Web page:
Previous research suggests that exposure to early life stress (ELS) affects the structural integrity of the uncinate fasciculus (UF), a frontolimbic white matter tract that undergoes protracted development throughout adolescence. Adolescence is an important transitional period characterized by the emergence of internalizing psychopathology such as anxiety, particularly in individuals with high levels of stress sensitivity. We examined the relations among sensitivity to ELS, structural integrity of the UF, and anxiety symptoms in 104 early adolescents. We conducted structured interviews to assess exposure to ELS and obtained subjective and objective ratings of stress severity, from which we derived an index of ELS sensitivity. We also acquired diffusion MRI and conducted deterministic tractography to visualize UF trajectories and to compute measures of structural integrity from three distinct segments of the UF: frontal, insular, temporal. We found that higher sensitivity to ELS predicted both reduced fractional anisotropy in right frontal UF and higher levels of anxiety symptoms. These findings suggest that fibers in frontal UF, which are still developing throughout adolescence, are most vulnerable to the effects of heightened sensitivity to ELS, and that reduced structural integrity of frontal UF may underlie the relation between early stress and subsequent internalizing psychopathology.

    View details for DOI 10.1093/scan/nsx065

    View details for PubMedID 28460088

  • Age-dependent effects of APOE epsilon 4 in preclinical Alzheimer's disease ANNALS OF CLINICAL AND TRANSLATIONAL NEUROLOGY Bonham, L. W., Geier, E. G., Fan, C. C., Leong, J. K., Besser, L., Kukull, W. A., Kornak, J., Andreassen, O. A., Schellenberg, G. D., Rosen, H. J., Dillon, W. P., Hess, C. P., Miller, B. L., Dale, A. M., Desikan, R. S., Yokoyama, J. S. 2016; 3 (9): 668-677

    Abstract

    The ε4 allele of apolipoprotein E (APOE) is the strongest known common genetic risk factor for Alzheimer's disease (AD) and alters age of onset in retrospective studies. Here, we longitudinally test the effects of APOE ε4 genotype and age during progression from normal cognition to AD.Using data from 5381 cognitively normal older individuals and Cox proportional hazards models, we longitudinally tested the effects of APOE genotype on progression from normal cognition to mild cognitive impairment (MCI) or AD in four age strata (<60, 60-70, 70-80, 80 + ) and with a sliding window approach between ages 60 and 85.We found that APOE ε4 carrier status and dosage significantly influenced progression to MCI or AD in all four age groups and that APOE ε4-associated progression risk peaked between ages 70 and 75. We confirmed APOE ε4-associated progression risk in a subset of the cohort with pathologically proven diagnoses.Our findings indicate that in clinically normal individuals, APOE ε4 status significantly predicts progression to MCI or AD across older adulthood and that this risk varies with age. This information will be useful as therapeutic interventions become available and clinical decisions can be individually tailored based on age and genetic data.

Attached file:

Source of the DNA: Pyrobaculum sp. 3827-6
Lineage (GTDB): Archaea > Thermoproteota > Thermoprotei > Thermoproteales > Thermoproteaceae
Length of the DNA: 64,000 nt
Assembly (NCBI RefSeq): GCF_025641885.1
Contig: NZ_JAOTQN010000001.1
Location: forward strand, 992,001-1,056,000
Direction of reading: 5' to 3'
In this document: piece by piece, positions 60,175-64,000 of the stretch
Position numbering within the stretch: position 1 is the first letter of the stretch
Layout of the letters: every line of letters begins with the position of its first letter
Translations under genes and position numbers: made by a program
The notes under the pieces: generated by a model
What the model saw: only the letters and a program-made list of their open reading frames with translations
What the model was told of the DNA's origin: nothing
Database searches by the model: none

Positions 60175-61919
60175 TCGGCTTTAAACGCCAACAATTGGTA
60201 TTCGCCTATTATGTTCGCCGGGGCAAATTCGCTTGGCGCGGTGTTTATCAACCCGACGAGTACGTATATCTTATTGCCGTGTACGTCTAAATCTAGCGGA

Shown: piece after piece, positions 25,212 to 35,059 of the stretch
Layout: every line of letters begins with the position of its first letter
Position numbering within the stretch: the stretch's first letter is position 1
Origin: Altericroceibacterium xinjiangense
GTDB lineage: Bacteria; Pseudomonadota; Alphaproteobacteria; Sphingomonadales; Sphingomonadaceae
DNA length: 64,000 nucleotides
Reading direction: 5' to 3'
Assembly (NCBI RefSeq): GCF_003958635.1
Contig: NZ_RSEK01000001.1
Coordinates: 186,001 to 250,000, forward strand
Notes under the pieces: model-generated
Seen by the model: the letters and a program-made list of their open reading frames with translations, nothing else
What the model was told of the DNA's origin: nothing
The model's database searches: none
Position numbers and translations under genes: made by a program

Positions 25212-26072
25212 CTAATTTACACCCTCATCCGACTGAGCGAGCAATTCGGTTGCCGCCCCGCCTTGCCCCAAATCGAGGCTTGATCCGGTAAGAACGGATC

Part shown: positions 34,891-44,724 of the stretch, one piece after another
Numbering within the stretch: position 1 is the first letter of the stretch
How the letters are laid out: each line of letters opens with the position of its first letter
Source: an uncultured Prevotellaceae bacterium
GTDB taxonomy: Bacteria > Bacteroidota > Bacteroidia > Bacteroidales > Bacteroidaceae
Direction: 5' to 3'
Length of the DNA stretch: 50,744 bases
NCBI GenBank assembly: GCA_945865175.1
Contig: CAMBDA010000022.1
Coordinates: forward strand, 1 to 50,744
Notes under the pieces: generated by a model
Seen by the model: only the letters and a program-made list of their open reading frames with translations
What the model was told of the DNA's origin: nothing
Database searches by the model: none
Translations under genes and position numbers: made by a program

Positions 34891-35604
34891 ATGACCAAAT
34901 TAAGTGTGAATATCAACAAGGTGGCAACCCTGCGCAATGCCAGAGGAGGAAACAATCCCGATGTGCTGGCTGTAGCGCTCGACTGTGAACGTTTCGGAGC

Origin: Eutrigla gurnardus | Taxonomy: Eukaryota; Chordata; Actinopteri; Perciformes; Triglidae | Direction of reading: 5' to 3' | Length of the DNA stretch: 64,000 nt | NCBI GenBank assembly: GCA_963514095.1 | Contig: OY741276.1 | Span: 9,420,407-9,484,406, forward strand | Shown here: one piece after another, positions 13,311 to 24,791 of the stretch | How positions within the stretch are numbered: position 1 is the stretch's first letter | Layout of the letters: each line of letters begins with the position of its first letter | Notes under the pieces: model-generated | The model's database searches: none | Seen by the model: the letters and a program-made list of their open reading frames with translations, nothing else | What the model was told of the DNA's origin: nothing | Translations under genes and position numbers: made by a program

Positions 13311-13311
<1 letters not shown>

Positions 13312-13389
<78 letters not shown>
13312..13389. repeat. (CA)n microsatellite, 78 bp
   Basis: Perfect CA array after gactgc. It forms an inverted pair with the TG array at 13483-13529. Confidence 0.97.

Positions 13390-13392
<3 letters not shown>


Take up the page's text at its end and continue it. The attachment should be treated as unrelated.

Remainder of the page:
View details for DOI 10.1002/acn3.333

    View details for Web of Science ID 000384124200001

    View details for PubMedID 27648456

    View details for PubMedCentralID PMC5018579

  • White-Matter Tract Connecting Anterior Insula to Nucleus Accumbens Correlates with Reduced Preference for Positively Skewed Gambles NEURON Leong, J. K., Pestilli, F., Wu, C. C., Samanez-Larkin, G. R., Knutson, B. 2016; 89 (1): 63-69

    Abstract

    Individuals sometimes show inconsistent risk preferences, including excessive attraction to gambles featuring small chances of winning large amounts (called "positively skewed" gambles). While functional neuroimaging research indicates that nucleus accumbens (NAcc) and anterior insula (AIns) activity inversely predict risky choice, structural connections between these regions have not been described in humans. By combining diffusion-weighted MRI with tractography, we identified the anatomical trajectory of white-matter tracts projecting from the AIns to the NAcc and statistically validated these tracts using Linear Fascicle Evaluation (LiFE) and virtual lesions. Coherence of the right AIns-NAcc tract correlated with reduced preferences for positively skewed gambles. Further, diminished NAcc activity during gamble presentation mediated the association between tract structure and choice. These results identify an unreported tract connecting the AIns to the NAcc in humans and support the notion that structural connections can alter behavior by influencing brain activity as individuals weigh uncertain gains against uncertain losses.

    View details for DOI 10.1016/j.neuron.2015.12.015

    View details for Web of Science ID 000373564300008

    View details for PubMedID 26748088

    View details for PubMedCentralID PMC4720154